Kamala Harris, U.S. Senator and Democratic presidential hopeful,  speaks at the Polk County Democrats’ Steak Fry in Des Moines

Kamala Harris, U.S. senator and Democratic presidential hopeful, speaks at the Polk County Democrats’ Steak Fry in Des Moines, Iowa Sept. 21.

U.S. Sen Kamala Harris ended her 2020 presidential bid on Tuesday, abandoning a campaign that began with promise for a rising Democratic Party star but faltered as she struggled to raise money and make a compelling case for her candidacy.

Harris, 55, would have been the first woman and second black U.S. President if elected next November.

But her wavering views on how to solve the nation’s health care problems and whether to embrace her past as a prosecutor were among the missteps that dragged down the campaign after its launch last January.

Former Rep. Joe Sestak of Pennsylvania and Gov. Steve Bullock of Montana also ended their campaigns this week.

Sen. Kamala Harris

Sen. Kamala Harris speaks during the N.H. Democratic State Party Convention at SNHU Arena in Manchester in September.

Harris’ abrupt departure further narrows the field of White House contenders two months before Iowa’s Democratic caucuses and New Hampshire’s first-in-the-nation presidential primary. The contest once included more than two dozen Democratic candidates seeking the party’s nod to run against Republican President Donald Trump.

“My campaign for President simply doesn’t have the financial resources we need to continue,” Harris said in an email to supporters on Tuesday.

“I’m not a billionaire,” she added in an apparent swipe at wealthy businessmen Tom Steyer and Michael Bloomberg, who are funding their own long-shot campaigns. “And as the campaign has gone on, it’s become harder and harder to raise the money we need to compete.”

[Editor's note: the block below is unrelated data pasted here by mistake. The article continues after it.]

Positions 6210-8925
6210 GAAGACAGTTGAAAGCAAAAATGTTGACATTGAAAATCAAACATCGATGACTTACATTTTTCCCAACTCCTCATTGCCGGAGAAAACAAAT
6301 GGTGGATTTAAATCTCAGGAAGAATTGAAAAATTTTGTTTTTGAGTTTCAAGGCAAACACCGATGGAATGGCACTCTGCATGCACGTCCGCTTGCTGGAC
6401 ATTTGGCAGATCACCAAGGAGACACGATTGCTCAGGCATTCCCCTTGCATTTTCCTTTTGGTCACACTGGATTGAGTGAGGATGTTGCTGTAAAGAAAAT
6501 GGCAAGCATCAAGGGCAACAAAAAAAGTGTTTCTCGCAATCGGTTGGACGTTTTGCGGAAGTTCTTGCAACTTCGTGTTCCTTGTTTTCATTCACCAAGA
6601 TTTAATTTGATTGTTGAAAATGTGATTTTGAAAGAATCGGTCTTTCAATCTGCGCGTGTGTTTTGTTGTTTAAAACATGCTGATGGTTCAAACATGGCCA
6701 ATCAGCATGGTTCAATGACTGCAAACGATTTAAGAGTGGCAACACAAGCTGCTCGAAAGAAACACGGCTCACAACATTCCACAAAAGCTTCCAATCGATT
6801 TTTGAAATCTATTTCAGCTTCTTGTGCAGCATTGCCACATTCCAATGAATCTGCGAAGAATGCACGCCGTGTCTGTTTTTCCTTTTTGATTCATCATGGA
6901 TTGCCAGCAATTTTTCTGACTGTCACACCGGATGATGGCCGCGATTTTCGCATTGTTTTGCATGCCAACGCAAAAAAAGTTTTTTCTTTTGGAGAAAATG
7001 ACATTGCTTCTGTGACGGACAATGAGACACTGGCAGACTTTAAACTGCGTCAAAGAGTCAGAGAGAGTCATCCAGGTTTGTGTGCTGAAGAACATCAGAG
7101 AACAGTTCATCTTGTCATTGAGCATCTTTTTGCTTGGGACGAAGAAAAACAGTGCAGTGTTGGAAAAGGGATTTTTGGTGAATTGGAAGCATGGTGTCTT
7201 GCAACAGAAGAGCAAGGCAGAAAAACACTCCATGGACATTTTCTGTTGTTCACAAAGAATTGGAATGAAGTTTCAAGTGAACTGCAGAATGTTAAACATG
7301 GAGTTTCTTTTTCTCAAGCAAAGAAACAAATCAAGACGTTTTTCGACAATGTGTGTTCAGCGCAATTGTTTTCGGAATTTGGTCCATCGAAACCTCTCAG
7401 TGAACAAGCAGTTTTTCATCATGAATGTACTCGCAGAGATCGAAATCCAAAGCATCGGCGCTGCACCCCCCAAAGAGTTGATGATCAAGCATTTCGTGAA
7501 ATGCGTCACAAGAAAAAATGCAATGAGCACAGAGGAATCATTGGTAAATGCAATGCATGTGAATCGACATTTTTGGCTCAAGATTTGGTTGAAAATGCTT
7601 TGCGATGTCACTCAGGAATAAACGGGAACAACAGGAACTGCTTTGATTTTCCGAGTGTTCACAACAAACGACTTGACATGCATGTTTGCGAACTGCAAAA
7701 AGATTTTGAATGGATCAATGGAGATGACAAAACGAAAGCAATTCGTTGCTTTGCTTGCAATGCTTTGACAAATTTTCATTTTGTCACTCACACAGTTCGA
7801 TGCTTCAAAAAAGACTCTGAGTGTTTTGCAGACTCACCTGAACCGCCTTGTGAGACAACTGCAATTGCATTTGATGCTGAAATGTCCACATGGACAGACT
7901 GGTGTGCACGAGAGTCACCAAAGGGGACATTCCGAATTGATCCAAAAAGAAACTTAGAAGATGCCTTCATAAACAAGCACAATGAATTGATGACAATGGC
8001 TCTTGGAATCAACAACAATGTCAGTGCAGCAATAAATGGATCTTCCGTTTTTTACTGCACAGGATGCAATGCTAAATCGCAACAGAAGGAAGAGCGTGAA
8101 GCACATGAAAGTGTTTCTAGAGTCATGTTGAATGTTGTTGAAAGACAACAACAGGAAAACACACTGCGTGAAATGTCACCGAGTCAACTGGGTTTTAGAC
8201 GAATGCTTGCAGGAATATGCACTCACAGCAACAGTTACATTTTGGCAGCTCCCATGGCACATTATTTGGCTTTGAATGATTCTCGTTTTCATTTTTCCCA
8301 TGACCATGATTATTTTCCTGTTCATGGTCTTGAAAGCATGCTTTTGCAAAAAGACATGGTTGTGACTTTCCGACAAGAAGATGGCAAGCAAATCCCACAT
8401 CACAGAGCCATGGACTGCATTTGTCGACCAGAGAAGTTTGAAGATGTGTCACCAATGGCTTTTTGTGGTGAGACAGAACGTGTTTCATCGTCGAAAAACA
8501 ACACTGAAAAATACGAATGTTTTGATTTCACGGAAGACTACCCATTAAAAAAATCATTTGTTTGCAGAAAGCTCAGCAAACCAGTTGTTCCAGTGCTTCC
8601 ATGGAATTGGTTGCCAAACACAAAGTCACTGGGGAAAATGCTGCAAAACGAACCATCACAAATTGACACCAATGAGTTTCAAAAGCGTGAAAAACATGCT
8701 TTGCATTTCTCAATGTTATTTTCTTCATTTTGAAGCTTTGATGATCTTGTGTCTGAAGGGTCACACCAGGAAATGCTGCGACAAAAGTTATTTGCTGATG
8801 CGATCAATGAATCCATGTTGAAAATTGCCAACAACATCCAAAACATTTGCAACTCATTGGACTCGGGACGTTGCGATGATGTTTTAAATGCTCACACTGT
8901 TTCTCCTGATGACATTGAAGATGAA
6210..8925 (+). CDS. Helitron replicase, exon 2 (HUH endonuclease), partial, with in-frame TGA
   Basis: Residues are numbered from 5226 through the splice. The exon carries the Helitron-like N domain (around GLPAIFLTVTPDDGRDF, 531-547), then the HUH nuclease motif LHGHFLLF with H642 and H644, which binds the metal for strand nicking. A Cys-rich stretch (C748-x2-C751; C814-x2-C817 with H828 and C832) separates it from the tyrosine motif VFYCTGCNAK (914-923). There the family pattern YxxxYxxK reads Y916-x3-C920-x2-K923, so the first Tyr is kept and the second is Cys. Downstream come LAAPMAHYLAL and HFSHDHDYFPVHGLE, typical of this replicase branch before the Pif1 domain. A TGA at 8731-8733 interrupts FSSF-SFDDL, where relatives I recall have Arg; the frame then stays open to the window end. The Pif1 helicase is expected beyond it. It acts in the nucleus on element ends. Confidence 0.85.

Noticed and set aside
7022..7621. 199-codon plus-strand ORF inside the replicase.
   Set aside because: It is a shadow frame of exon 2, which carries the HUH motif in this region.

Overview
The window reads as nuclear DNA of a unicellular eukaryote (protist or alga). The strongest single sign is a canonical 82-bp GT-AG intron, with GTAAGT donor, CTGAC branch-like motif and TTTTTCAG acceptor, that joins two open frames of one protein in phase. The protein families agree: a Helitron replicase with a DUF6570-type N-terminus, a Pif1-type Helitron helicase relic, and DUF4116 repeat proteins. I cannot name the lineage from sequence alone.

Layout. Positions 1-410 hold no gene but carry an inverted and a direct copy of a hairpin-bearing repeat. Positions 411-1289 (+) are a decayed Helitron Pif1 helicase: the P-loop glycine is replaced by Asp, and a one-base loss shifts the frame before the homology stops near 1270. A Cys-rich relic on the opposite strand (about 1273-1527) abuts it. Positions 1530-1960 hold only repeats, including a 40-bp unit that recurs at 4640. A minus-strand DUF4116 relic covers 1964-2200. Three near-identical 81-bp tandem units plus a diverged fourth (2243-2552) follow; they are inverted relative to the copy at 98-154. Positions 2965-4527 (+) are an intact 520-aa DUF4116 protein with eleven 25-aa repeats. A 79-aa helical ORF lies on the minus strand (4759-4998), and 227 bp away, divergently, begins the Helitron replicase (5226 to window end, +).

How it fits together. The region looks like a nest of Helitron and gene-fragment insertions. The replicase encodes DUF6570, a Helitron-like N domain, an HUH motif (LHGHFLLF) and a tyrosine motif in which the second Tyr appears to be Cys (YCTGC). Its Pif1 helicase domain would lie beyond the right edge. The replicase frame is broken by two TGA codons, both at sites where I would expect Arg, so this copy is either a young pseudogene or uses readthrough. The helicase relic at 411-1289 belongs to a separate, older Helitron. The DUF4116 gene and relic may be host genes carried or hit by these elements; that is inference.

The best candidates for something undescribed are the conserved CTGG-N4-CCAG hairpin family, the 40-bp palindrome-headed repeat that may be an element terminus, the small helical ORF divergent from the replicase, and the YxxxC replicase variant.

Harris’ supporters in New Hampshire were surprised by the announcement Tuesday afternoon, though the New Hampshire campaign had laid off its field organizers, and was running with a skeleton staff in Manchester.

Ed Doyle, a Manchester teacher and staunch Harris supporter, said he valued the time he spent volunteering for the campaign. He thought Harris would be able to stay in the race longer, and was disappointed to see the Democratic slate get less diverse. He said he plans to start evaluating the remaining candidates later this month.

Sen. Kamala Harris

Kamala Harris

Had focused on Iowa

“There are other qualified candidates,” Doyle said. “Someone good will get nominated.”

Gray Chynoweth, a Manchester businessman and former candidate for executive council, had announced his endorsement of Harris in mid-November. For him, choosing another candidate to support would not feel like settling for a second choice.

“The best thing about this primary is there are so many great choices,” he said.

Harris’ withdrawal marked a sharp comedown for a candidate once portrayed as “the female Obama.”

Harris, a first-term senator from California and the state’s former attorney general, was considered a top-tier contender when she launched her quest for the presidency with a rally in Oakland that drew 20,000 people. A February rally in Portsmouth, N.H. attracted 1,500 people.